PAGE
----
If you’ve been to a Best of Dallas Toastmasters meeting, you might have seen this little box. It’s the box that we use to collect our “fines,” 10 cents for each crutch word used by a member, such as “ah,” “um,” or “like,” up to a maximum of 50 cents. What’s the purpose of this box? Are we really so hard up for funds that we’re force to collect them this way?
In reality, the fine is a token. (Sometimes people don’t have any spare change on hand. Sometimes people just like getting rid of their nickles, even though they haven’t used a crutch word all evening. Nobody’s checking to see who contributes.) But why does our fine box look like something better suited to collecting Valentines?
In the words of our original treasurer Rachel Steiner, who made the box, “It’s to remind us that we ding with love.”
Not a punishment, but a service.
Often conditioned by negative experiences in school or work, it’s easy to feel like the person dinging a bell to point out our errors must be gleefully punishing us. But in reality, it is a service that each of us takes a turn providing for each other. Oftentimes, the bell will ring and a member will pause in reflection, unaware of having used a crutch word until after it was brought to their attention. After a while, we become better at recognizing them on our own, and it’s not unusual during Table Topics for a speaker to tell the Ah Counter “Ding!” when a crutch word has gone un-noted. As we advance further, we learn to avoid them entirely, although even the most polished speakers sometimes lapse into an “um”.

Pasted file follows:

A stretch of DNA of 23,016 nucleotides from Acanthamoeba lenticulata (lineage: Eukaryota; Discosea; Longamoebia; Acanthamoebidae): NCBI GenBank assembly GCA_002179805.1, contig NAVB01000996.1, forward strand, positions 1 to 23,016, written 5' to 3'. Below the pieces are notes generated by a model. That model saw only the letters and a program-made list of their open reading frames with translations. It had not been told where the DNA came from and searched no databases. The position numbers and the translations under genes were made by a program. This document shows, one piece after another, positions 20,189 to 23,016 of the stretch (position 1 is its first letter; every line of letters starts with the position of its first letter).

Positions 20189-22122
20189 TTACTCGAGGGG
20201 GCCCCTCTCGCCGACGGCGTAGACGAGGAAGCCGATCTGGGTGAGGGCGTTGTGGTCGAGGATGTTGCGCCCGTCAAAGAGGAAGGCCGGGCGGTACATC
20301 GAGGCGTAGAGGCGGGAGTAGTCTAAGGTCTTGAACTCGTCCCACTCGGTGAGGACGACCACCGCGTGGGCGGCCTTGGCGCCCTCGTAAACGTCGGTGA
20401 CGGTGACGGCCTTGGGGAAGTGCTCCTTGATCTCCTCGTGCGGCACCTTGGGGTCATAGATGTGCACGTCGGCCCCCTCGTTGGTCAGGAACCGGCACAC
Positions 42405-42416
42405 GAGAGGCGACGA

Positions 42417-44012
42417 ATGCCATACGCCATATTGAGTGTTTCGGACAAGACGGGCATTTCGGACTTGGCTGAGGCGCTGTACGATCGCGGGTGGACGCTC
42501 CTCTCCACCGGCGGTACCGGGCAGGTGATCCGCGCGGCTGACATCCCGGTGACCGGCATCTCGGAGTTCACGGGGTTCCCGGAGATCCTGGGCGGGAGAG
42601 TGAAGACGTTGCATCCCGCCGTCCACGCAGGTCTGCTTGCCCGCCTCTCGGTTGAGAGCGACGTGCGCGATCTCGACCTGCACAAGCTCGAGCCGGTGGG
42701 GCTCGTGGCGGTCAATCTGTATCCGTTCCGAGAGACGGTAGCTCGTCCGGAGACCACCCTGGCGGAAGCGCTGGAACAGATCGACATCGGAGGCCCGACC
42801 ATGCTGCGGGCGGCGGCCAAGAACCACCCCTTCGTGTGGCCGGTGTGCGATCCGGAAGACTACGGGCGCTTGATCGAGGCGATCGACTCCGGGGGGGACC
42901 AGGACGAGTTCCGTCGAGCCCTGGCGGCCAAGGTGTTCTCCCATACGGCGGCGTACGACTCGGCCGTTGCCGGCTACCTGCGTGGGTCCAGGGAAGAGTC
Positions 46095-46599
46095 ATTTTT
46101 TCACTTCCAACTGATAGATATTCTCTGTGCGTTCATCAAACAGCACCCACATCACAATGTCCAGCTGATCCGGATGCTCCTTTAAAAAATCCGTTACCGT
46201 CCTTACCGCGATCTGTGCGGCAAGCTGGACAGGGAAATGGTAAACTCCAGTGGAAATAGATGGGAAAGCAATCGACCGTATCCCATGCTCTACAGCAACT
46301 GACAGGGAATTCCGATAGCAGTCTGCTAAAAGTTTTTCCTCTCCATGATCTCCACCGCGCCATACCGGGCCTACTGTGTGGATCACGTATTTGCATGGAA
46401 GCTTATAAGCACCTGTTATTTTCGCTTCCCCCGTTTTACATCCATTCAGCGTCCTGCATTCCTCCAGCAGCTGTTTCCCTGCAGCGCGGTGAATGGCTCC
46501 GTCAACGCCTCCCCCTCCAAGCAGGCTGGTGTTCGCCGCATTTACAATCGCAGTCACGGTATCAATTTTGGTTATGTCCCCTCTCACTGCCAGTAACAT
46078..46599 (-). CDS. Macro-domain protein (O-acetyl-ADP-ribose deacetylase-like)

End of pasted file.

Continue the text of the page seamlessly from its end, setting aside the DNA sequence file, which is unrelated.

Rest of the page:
So when you see this little box circulate at the end of a meeting, or hear the bell throughout, remember that each ding is a moment of learning. The Ah Counter is a person, just like you. A person who tries to listen carefully, and who says “uh” on occasion when nervous. And of course, a person who dings with love.